Prince Harry served in Afghanistan during his time in the military and has offered his viewpoint on the terrible situation
The world has watched in horror as the situation on the streets of Kabul has deteriorated rapidly to the point that the Taliban have no regained control of virtually all of Afghanistan.
US and British forces have of course been stationed in the country for the last 20 years in what has seemingly now been shown to be a futile effort.
The horrifying scenes from Afghanistan have struck a chord in the hearts of millions all over the world as embassies in the country attempt to get their citizens out of the country, as well as creating plans for refugees to flee the country.
Followers of the Royal Family will be well aware that Prince Harry spent two tours deployed in Afghanistan as part of the Army Air Corps. Overall the Duke of Sussex spent just over 10 years in the military, so issues pertaining to the British Army remain close to his heart.
Prince Harry has always been involved with the military following his service. His Invictus Games are a Paralympic-style sporting event for injured servicemen and women, and Harry has often spoken out about the need to support troops following their service.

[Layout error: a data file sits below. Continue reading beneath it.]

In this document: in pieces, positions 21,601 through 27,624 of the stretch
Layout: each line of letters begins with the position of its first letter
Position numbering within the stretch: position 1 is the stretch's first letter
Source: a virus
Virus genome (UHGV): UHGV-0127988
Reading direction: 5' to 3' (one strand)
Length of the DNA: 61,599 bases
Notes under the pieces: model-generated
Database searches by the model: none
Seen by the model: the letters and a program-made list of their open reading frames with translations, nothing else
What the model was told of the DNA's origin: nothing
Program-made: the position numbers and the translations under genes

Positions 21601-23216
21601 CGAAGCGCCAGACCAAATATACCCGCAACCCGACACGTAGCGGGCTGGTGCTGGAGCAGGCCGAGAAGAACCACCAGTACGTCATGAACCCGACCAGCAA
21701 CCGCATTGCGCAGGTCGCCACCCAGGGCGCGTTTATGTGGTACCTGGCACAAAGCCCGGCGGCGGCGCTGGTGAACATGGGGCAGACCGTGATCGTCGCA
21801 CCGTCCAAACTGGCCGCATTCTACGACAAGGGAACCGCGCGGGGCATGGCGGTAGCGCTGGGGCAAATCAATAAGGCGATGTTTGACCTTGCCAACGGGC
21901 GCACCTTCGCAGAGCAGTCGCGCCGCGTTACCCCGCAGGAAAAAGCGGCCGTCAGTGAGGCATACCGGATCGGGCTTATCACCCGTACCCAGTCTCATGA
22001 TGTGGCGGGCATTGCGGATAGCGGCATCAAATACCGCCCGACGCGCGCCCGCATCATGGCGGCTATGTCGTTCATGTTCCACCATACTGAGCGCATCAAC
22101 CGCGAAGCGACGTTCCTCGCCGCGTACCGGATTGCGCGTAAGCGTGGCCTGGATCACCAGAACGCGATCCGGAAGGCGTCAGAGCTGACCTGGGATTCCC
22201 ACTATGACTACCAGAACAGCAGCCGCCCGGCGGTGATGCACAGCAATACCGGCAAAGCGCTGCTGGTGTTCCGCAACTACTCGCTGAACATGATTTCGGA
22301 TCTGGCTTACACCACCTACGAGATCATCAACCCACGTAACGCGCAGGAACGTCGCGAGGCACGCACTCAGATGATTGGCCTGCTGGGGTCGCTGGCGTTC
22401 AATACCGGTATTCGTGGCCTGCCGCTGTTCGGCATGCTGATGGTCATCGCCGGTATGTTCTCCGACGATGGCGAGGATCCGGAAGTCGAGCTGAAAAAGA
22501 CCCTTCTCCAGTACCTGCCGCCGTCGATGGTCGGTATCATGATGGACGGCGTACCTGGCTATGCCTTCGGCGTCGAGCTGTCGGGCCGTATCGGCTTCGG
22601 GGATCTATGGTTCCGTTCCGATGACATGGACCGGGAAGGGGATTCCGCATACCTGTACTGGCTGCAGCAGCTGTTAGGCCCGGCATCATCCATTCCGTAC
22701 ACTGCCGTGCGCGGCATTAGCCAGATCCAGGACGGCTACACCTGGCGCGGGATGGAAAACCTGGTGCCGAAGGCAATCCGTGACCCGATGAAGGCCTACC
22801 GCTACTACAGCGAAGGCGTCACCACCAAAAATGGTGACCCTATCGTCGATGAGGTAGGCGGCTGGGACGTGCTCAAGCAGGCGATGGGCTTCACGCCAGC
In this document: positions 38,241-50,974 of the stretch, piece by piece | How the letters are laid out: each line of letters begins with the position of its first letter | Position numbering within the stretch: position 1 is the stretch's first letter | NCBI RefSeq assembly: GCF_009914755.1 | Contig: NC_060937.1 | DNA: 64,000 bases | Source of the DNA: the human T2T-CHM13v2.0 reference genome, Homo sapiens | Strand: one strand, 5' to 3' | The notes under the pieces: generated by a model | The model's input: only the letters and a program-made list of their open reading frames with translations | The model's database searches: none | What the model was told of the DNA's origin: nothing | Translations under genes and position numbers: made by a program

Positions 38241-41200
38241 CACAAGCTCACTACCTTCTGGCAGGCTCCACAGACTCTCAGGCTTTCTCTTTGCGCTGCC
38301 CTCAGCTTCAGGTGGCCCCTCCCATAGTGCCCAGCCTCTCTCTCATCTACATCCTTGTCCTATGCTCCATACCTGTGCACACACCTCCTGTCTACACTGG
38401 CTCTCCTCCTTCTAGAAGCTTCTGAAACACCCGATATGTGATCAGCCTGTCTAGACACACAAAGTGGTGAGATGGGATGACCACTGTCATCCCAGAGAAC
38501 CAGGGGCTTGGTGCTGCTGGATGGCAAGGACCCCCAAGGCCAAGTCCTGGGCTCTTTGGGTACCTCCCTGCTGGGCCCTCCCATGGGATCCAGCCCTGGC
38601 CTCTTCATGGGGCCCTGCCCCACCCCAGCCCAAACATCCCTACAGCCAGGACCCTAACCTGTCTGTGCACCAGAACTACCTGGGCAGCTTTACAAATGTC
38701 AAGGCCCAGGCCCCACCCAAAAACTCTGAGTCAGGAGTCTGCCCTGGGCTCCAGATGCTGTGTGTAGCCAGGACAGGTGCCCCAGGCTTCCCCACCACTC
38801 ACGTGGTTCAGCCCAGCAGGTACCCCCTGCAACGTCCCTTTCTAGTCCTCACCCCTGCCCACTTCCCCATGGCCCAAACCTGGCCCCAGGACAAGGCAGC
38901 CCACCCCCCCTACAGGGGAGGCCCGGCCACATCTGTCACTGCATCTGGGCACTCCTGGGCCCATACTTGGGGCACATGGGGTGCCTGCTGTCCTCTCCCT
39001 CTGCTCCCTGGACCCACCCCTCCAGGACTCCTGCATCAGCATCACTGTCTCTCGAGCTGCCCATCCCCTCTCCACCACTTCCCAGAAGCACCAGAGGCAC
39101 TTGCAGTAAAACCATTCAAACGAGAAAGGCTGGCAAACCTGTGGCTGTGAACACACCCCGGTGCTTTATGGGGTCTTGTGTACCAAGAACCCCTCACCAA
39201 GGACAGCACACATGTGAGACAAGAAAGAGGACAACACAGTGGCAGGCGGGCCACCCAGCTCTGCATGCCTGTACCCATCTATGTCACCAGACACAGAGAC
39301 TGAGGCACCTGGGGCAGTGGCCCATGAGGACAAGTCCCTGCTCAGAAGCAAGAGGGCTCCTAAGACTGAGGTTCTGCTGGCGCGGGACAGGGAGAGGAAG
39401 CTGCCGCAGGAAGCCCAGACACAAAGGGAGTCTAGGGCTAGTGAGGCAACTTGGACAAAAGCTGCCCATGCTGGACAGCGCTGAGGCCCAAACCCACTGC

In a statement issued with the organization's chair Lord Allen of Kensington CBE and chief executive Dominic Reid OBE, Harry said: "What's happening in Afghanistan resonates across the international Invictus community. Many of the participating nations and competitors in the Invictus Games family are bound by a shared experience of serving in Afghanistan over the past two decades, and for several years, we have competed alongside Invictus Games Team Afghanistan. We encourage everybody across the Invictus network - and the wider military community - to reach out to each other and offer support for one another."
Prince Harry encouraged military veterans to “reach out to each other and offer support for one another” in the wake of the Taliban taking over Afghanistan. https://t.co/tvhsxEoHDq pic.twitter.com/LYTQKAH0FV— CNN (@CNN) August 17, 2021